Comedy review: Doug Stanhope, Glasgow

Doug Stanhope. ''Picture: Neil Hanna
Doug Stanhope. ''Picture: Neil Hanna
  • Doug Stanhope - O2 Academy, Glasgow
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Twenty-five years a stand-up, little throws Doug Stanhope. Post-warm-up gig in Edinburgh on Thursday night, he helped talk a man out of committing suicide.

And on this first night of his UK tour, at least two fights erupted, the first simply feeding smoothly into his set. Requesting the audience share their mental health problems, acknowledging that his fans are more likely to defect to ISIS than Michael McIntyre, the American marries empathy with bruising, amoral cynicism. Having previously noted a “drought” of US mass murder recently, the Oregon shootings arrived like “Merry Christmas!”, gifting his material on craziness much greater, rawer relevance. Scarcely bound by society's conventional sensitivities, Stanhope is freer to dissect the hypocrisies behind them.

And so while he cheekily demands cultural tolerance for his use of the word “retard”, archly noting the crass behaviour behind its etymology, he alights on solid truths in the distinctions between treatment of the mentally disturbed and the mentally challenged.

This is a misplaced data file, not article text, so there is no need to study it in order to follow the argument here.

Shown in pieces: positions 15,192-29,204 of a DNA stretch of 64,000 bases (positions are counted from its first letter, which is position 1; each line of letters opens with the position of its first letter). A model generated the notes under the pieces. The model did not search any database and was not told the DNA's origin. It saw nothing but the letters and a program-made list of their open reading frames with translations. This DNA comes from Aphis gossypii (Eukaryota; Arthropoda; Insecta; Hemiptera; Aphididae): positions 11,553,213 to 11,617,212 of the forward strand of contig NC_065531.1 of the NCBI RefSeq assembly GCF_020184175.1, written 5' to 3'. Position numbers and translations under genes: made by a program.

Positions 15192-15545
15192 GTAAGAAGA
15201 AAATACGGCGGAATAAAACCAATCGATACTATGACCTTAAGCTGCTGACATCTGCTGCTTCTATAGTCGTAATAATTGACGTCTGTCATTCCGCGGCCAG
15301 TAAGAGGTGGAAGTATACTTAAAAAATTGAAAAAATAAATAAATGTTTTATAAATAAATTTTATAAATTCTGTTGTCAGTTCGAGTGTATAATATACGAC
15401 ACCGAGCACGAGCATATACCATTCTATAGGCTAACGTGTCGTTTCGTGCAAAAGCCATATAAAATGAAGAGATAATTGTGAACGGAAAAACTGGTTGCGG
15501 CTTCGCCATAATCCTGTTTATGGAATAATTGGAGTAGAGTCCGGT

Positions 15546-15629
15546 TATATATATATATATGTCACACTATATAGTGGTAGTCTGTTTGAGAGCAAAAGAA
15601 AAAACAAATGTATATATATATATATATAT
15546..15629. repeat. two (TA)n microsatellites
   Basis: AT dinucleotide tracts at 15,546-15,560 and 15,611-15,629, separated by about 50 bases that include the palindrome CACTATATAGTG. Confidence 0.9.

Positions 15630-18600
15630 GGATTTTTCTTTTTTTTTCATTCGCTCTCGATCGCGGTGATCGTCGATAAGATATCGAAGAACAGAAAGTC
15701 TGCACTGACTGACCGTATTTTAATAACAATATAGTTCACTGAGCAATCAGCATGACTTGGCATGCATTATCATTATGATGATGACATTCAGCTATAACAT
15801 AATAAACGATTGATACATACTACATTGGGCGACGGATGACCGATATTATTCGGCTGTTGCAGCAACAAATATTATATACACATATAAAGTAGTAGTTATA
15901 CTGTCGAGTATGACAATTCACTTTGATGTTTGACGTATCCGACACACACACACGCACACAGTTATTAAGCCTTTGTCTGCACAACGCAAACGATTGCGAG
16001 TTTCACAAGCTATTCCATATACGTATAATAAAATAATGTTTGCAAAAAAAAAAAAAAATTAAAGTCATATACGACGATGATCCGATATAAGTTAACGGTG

Sage on the limits of medical knowledge too, he makes great mischief out of twisting the agenda of trans self-expression and homophobia in sport towards his own preoccupations. Delivering another hilariously contrarian argument for the selfishness of child cancer victims, his self-centredness reaches its grim apex in his perceived influence over Robin Williams.

Closing with an atypical, motivational call to pursue your radical ideas, even in the most self-degrading circumstances, Stanhope reiterates the wonderfully dark spark of his idiosyncratic thinking.